The clause concerns the ability to seize cars being driven by people who are uninsured. I think it is self-explanatory, and I hope it meets with approval in all parts of the Committee. We have to clamp down on people who wilfully do not pay their insurance. It is ridiculous that, if they are stopped, they are allowed to carry on driving.
The hon. Member for Somerton and Frome will be delighted to know that I have a great deal of sympathy with new clause 15, which he tabled. Again, there is a real issue about those who are unlicensed to drive being stopped by a police officer and then being allowed to keep on driving. That means that someone who has never taken a test can potentially drive. There are some other issues as well. After a number of discussions in my Department, it has come to my attention that one can be insured and at the same time unlicensed. That sounds bizarre, but apparently there are rare occasions where that is the case.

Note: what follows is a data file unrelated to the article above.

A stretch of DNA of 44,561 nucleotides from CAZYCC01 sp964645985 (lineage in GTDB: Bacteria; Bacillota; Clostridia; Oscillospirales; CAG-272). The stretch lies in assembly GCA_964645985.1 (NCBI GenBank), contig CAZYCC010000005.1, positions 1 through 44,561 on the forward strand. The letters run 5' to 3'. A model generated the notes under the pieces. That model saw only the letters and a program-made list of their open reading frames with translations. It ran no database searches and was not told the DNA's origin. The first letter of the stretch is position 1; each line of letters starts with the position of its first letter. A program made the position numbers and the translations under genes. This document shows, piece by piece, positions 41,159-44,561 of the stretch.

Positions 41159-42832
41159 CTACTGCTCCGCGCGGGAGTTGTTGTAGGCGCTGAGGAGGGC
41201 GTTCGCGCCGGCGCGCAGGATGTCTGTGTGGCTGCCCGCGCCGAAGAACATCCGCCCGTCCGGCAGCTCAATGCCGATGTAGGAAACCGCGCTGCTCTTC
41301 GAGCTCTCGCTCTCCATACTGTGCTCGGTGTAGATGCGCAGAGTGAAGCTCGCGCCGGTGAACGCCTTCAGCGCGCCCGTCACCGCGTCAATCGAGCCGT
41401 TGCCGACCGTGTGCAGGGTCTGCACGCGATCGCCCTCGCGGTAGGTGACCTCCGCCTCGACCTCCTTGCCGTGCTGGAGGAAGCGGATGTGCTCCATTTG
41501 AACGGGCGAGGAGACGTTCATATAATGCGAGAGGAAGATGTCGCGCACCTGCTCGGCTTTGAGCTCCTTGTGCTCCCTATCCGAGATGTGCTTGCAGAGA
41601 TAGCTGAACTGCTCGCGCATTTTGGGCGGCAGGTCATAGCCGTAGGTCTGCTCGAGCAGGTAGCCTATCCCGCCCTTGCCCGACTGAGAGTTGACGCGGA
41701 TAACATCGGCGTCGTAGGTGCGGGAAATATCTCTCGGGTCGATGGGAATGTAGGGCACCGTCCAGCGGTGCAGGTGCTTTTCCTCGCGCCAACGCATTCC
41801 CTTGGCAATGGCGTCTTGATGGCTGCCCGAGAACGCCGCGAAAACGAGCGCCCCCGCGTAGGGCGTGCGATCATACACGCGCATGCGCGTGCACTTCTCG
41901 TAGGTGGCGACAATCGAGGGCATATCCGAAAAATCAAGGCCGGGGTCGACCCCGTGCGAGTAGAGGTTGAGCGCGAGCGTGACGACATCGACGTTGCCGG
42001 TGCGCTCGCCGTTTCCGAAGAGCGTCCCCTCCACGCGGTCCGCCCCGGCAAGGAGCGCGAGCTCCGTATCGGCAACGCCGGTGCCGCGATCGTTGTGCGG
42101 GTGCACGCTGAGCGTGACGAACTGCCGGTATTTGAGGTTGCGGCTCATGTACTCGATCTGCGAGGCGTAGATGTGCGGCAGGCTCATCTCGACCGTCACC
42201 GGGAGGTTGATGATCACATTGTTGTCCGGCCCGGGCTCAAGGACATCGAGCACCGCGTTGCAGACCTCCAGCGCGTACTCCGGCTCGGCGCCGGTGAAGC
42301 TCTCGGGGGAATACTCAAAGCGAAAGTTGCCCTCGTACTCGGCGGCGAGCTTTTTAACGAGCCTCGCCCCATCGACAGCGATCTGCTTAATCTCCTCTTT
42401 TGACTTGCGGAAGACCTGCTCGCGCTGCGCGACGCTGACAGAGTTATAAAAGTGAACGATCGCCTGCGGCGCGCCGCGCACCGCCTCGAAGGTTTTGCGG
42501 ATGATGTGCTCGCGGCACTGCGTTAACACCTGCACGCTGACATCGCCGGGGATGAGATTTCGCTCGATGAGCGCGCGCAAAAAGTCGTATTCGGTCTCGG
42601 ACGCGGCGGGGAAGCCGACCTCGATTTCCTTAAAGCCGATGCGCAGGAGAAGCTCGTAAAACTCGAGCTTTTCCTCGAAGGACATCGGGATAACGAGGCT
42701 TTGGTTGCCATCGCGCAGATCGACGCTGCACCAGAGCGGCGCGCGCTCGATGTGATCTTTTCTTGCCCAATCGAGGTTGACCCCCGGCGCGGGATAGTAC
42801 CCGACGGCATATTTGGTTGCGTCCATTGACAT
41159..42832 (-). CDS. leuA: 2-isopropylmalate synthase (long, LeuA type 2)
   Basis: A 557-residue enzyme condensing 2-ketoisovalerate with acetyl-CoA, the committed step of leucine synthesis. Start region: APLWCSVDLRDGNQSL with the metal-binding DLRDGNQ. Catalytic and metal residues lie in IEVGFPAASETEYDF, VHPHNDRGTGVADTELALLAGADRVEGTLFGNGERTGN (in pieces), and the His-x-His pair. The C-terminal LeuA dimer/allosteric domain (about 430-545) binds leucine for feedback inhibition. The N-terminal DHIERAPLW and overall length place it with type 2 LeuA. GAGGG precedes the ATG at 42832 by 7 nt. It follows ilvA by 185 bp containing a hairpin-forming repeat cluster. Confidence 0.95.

I have also had extensive discussions about disqualified drivers who get stopped. If they are disqualified, they are breaching the terms and conditions of a procedure against them, and therefore they are committing an offence. However, just as with unlicensed drivers, there could be another potential loophole. There is an issue about whether I need to clarify whether a disqualified driver is defined in law as an unlicensed driver, because someone could just get points on their licence, leading to a six-month disqualification, although technically their licence is in abeyance; it is simply reactivated at the end of the disqualification period.
Without further ado, I ask the hon. Gentleman not to press the amendment at this stage, on the basis that I shall introduce an amendment that I think will meet his concerns, and I shall consider whether there are issues in connection with disqualified drivers.